I mentioned this a few years ago and will mention it again. This is how to legitimately say that you can't decrypt your files, even though actually you can. If your laptop is seized and they want you to decrypt the TrueCrypt drive for them, do the following. (Yes, I know TrueCrypt is no longer supported; assume you're using the next-to-last version before they pulled it from the market.)
Agent: "What's this encrypted drive?"
You: "It's for work. It's confidential."
Agent: "Well, decrypt it, please. What's the password?"
You: "It's not just a password, it needs a keyfile."
Agent: "Well, type in the name of the keyfile."
You: "The keyfile's not on this computer. It's on a USB stick."
Agent: "Well, where's the USB stick?"
You: "I'm on vacation, so I didn't bring it with me." (Or, on a business trip: "I'm not working on that project at the moment, so I didn't bring it.")
And everything you say may even be true. So they can still seize your laptop, but good luck to them decrypting it.
However, the secret is this: the keyfile is actually a simple file that you can reproduce from memory. For example, on the actual USB stick, if you choose to actually make one, might be a 1 MB file with random data called "JohnSmith.key"; and also another file called "keyfile.ref", which contains the text "/mnt/media/usb/JohnSmith.key" (or "E:\JohnSmith.key" if more appropriate for your operating system). The secret is that the second file, the tiny one seeming to contain a string that points to the 1MB of gibberish, is itself the keyfile. You might even choose to keep this small file on your laptop drive itself.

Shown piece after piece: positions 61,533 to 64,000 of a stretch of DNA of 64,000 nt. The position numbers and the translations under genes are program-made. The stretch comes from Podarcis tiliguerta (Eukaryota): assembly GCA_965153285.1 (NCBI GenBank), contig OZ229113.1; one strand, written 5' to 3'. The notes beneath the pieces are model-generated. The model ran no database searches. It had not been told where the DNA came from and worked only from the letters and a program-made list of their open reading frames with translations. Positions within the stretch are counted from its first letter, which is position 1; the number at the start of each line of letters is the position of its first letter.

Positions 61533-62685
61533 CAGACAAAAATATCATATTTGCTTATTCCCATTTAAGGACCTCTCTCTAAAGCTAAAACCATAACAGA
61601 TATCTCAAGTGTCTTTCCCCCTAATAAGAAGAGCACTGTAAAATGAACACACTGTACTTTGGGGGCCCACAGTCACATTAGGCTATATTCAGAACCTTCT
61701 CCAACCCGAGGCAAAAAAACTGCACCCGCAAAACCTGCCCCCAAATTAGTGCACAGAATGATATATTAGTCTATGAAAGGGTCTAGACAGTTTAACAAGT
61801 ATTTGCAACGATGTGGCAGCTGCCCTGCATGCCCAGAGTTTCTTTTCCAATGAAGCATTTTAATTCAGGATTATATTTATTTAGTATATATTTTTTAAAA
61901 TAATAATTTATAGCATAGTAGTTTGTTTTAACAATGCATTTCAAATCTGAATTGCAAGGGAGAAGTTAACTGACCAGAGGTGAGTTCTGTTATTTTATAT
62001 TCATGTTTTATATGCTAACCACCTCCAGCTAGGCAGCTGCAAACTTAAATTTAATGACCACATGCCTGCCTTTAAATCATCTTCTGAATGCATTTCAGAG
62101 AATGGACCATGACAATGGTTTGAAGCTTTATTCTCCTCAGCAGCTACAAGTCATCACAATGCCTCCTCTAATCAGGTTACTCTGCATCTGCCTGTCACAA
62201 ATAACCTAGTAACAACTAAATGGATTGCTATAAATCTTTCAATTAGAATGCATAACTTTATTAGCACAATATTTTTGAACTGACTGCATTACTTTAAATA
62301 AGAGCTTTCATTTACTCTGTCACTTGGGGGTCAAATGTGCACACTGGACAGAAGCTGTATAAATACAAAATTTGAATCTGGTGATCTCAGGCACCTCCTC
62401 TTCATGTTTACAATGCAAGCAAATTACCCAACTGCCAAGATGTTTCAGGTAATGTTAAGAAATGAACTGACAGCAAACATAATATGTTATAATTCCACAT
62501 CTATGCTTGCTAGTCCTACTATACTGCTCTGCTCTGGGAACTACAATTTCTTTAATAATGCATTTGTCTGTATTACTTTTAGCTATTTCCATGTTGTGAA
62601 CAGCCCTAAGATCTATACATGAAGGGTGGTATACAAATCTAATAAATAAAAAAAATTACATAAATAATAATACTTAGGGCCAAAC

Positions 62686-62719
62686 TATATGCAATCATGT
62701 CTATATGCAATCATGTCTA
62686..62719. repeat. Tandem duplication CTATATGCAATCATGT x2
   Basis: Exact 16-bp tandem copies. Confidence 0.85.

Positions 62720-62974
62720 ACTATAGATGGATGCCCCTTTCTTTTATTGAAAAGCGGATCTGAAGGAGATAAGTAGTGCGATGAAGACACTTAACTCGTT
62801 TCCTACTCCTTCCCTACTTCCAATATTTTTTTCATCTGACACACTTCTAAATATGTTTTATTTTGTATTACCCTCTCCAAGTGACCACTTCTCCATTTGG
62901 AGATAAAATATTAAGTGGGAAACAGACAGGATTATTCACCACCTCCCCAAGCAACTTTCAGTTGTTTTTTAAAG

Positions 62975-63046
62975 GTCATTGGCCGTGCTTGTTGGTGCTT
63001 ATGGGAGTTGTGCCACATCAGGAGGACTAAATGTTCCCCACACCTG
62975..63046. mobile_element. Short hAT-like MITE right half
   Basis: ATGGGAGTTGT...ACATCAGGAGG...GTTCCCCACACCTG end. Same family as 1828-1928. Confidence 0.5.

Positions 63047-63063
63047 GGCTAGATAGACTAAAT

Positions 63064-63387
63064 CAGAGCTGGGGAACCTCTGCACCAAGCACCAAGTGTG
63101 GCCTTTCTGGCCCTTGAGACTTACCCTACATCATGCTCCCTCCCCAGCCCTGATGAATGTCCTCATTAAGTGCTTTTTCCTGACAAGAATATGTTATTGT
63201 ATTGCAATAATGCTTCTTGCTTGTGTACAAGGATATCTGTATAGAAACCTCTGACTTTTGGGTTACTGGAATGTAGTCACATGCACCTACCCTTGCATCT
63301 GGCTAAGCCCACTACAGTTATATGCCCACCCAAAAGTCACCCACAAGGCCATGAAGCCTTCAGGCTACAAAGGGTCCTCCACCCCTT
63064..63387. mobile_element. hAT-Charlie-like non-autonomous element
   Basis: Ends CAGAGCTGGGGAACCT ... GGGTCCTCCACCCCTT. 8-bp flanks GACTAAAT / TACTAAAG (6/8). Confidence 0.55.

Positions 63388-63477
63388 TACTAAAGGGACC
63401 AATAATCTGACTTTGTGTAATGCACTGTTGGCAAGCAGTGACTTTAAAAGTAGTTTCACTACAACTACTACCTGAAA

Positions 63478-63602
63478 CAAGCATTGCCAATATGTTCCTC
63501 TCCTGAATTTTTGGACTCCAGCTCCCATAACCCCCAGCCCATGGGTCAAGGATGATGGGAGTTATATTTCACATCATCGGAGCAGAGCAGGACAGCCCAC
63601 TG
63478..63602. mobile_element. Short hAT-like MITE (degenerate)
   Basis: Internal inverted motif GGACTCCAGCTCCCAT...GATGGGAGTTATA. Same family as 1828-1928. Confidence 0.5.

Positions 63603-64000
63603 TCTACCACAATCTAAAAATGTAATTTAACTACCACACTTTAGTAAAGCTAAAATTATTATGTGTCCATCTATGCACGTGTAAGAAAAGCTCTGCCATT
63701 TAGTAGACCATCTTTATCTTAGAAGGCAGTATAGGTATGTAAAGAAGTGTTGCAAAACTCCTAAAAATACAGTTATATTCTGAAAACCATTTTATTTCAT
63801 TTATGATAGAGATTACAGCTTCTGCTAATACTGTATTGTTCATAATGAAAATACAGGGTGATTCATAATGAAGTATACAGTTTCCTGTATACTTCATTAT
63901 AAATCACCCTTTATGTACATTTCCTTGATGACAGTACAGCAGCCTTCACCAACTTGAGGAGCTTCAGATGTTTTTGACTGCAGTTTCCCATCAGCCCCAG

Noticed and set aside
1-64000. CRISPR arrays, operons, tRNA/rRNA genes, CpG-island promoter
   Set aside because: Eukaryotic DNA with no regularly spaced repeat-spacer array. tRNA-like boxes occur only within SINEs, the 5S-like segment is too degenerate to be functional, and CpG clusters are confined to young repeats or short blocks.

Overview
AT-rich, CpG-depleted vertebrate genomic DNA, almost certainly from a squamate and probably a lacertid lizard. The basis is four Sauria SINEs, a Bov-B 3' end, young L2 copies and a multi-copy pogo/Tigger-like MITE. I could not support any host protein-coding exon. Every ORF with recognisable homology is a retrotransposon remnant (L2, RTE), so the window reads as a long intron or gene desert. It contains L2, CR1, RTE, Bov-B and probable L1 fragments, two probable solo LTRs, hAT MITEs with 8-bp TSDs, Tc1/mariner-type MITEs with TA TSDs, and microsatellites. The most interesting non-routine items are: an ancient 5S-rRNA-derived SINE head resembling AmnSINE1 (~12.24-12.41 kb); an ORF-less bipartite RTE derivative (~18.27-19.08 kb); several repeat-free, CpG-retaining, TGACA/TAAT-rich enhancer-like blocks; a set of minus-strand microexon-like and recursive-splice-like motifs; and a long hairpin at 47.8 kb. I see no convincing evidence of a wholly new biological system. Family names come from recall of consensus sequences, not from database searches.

In summary, two elements allow this scheme to work: your knowledge of which file is actually the key file, and the plausible denial of your possession of this file because it's supposed to be on detachable storage which you don't have with you.
Maybe if they see that they can't force you to supply a password, they won't "keep in you jail for a while."
Please help refine this by pointing out shortcomings of this scheme.